As extreme weather events threaten power outages, facilities in Texas are installing microgrids to reduce dependence on the utility. On-site generation provides reliable power to keep sites operating.
In the summer of 2023, the Texas power grid operator entered emergency operations for the first time since Winter Storm Uri in 2021. During the level 2 emergency alert, just under 2,300 MW were available in the Electric Reliability Council of Texas (ERCOT) operating reserves — enough to avoid the risk of rotating outages, but requiring end users to conserve power.
Texas facilities are increasingly reconsidering their dependence on utility power as severe weather events, from heat waves to winter storms, continue to leave millions of homes and businesses vulnerable, including hospitals, hotels, and industrial plants.
Texas Facilities Face Ongoing Power Outages
In summer, extreme heat leaves the state vulnerable to outages. ERCOT, which manages 90% of the state’s electricity load, reported that the demand for electricity amid extreme heat set 10 new all-time peak demand records in the summer of 2023.
Winter also poses risks. In 2021, Winter Storm Uri left four million homes and businesses without power for days. Texas previously faced outages due to cold weather in 2011 and in at least eight other instances since the 1990s. ERCOT is predicting further risk in the winter of 2023 due to the high usage of generating resources during this summer’s record demand.
Despite these recurring patterns, state and utility regulators have not taken enough action to address it and are unlikely to do so quickly and meaningfully. It is also unlikely that Texas regulators will make substantive changes that would prevent these types of crises in the future.
Any changes that do occur will ultimately increase electricity costs for Texas customers. For example, merging the grid with the other U.S. grids could exceed $1 million per mile of transmission lines, increasing transmission and distribution (T&D) charges for facilities reliant on the grid.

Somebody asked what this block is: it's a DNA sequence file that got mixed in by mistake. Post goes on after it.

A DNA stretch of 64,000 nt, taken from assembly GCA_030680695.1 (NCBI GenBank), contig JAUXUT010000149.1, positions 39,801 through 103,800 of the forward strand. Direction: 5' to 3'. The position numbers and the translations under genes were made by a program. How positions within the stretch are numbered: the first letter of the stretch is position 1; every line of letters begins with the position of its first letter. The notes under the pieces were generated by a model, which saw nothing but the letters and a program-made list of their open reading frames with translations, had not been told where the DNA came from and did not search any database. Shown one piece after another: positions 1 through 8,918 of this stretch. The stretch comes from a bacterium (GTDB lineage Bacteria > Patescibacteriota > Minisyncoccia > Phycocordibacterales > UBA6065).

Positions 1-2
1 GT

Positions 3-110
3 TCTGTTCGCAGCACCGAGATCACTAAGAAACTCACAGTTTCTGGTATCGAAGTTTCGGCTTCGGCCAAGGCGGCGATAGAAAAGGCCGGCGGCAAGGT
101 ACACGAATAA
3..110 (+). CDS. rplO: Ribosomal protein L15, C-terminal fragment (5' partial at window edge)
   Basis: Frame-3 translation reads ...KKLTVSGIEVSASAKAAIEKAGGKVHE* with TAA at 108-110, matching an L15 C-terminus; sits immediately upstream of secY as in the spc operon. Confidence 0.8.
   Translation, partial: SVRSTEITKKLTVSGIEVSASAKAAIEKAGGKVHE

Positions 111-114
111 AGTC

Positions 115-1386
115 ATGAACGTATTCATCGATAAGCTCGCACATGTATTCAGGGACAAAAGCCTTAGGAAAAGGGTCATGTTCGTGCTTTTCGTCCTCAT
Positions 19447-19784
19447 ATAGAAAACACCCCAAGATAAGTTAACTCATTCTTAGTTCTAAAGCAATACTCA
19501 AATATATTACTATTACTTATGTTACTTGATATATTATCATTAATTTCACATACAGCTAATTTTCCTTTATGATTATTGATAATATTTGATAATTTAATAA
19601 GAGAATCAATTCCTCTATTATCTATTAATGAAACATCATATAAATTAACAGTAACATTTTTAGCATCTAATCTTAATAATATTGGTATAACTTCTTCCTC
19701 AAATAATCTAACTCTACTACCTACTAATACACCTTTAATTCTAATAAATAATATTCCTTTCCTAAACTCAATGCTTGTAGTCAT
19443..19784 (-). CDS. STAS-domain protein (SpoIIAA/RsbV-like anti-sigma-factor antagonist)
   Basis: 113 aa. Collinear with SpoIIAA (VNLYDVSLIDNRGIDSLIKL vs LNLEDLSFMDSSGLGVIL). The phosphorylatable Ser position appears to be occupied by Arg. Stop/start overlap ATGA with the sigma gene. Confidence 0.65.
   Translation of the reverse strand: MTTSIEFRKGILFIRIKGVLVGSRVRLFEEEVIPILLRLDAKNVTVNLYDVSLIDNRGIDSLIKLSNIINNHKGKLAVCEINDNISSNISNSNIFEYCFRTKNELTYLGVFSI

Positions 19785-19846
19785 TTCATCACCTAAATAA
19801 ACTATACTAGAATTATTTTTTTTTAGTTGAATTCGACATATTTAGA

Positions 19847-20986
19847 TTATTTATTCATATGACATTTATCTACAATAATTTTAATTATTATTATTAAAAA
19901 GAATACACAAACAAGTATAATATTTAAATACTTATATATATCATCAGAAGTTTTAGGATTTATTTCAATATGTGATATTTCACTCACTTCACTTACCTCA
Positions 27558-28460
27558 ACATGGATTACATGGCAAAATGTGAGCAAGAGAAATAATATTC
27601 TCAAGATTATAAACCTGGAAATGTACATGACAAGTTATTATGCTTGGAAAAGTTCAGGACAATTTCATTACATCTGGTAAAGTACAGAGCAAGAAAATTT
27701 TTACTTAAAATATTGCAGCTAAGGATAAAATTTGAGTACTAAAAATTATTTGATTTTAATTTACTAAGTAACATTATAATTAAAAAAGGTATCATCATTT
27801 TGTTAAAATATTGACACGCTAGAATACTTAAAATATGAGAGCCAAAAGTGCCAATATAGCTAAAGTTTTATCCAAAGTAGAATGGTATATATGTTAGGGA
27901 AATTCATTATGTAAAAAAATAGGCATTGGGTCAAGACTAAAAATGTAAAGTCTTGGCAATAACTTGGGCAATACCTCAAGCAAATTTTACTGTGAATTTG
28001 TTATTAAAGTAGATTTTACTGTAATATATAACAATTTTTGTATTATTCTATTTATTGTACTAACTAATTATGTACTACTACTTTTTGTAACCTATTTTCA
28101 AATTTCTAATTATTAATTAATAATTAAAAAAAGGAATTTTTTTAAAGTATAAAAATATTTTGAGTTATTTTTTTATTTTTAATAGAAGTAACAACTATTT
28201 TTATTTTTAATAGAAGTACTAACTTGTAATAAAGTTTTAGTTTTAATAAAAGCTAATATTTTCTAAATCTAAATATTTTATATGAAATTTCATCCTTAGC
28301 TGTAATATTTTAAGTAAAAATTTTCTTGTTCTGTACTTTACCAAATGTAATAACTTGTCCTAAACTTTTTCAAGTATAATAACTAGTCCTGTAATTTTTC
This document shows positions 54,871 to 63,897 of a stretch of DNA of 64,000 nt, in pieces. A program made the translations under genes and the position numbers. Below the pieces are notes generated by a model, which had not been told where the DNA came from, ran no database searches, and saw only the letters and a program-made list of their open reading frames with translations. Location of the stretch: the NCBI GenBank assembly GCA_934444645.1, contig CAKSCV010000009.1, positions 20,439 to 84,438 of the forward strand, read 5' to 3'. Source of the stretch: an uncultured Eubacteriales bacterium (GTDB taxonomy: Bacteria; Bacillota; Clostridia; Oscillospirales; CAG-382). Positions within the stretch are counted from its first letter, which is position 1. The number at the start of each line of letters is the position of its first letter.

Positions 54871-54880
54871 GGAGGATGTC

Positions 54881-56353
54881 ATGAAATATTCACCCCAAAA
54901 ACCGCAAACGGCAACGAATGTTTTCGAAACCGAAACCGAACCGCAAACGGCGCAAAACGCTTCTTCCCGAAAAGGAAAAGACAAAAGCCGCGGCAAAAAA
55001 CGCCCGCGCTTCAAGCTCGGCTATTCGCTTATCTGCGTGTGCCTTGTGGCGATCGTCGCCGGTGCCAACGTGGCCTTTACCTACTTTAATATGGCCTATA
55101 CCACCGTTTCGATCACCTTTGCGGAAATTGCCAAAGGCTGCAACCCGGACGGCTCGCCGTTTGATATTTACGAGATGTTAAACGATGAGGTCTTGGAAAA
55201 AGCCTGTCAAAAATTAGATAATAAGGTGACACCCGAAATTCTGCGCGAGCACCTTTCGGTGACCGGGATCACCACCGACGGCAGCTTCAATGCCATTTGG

Power frequency is an issue today and on a recurring basis as ERCOT attempts to balance resources across the state. But Texas facilities do not have to wait for a regulatory solution. Texas facilities can take control of their energy by deploying microgrids for energy independence.
Solution: Microgrids and Energy as a Service (EaaS)
Microgrids offer a way to operate independently from the grid during outages. Combined heat and power (CHP) or cogeneration microgrids generate both electric and thermal energy for the facility. They typically run in parallel with the utility, but when a utility outage occurs, the CHP system enters into island mode and runs independently of the grid, insulating the facility from extended outages as well as the “dirty power” that usually accompanies them and can damage equipment. Using natural gas, the facility can remain in island mode for as long as the outage lasts. The CHP system is designed to withstand temperature extremes, so weather is not a factor.
Unison Energy offers an Energy as a Service (EaaS) solution to pay for the microgrid. In this model, Unison installs, owns, and operates the microgrid under a long-term contract with no upfront capital from the facility. The facility only pays for the energy used by the site.
1980-2020 Billion-Dollar Weather and Climate Disasters (CPI-Adjusted)
Save on Energy Costs
Microgrids are less expensive to operate than purchasing power from the utility, and the Inflation Reduction Act (IRA) gives a 30% tax credit to enterprises that invest in this technology. Furthermore, they offer cost control in the face of utility pricing variability. The Texas billing spikes left some customers with charges up to 70x higher than average, with wholesale prices up 300%. Facilities that avoided these costs may not be off the hook yet: as utility retailers default, the cost will likely end up on customers’ bills. An EaaS solution can protect customers from price variability, as well as long-term increases in electricity costs due to grid upgrades.
Continue to Serve Your Community
Microgrids allow hospitals, hotels, airports, and other critical facilities to serve their communities precisely when they are most needed. And because microgrids are able to take large facilities off the grid, they can alleviate the load on the grid at a time when regulators need end users to decrease energy usage.
Texas Leads in Energy Independence
Texas already leads the country in early adoption and use of CHP — 126 Texas sites have over 17,000 MW capacity total. While much of this capacity has served large refineries, market developments have opened CHP to a wider range of commercial and industrial sites.
Compared to policy changes, microgrids offer a relatively quick and ultimately more effective way to ensure resilient energy, not just today but for the next 15-20 years, while simultaneously achieving cost savings and reducing carbon. Texas facilities can start enjoying the benefits of microgrids quickly, and rest easy that they will have resilient power for years to come.
If your Texas site could benefit from the resiliency, cost savings, and emissions reductions of a CHP microgrid, get in touch to learn more.
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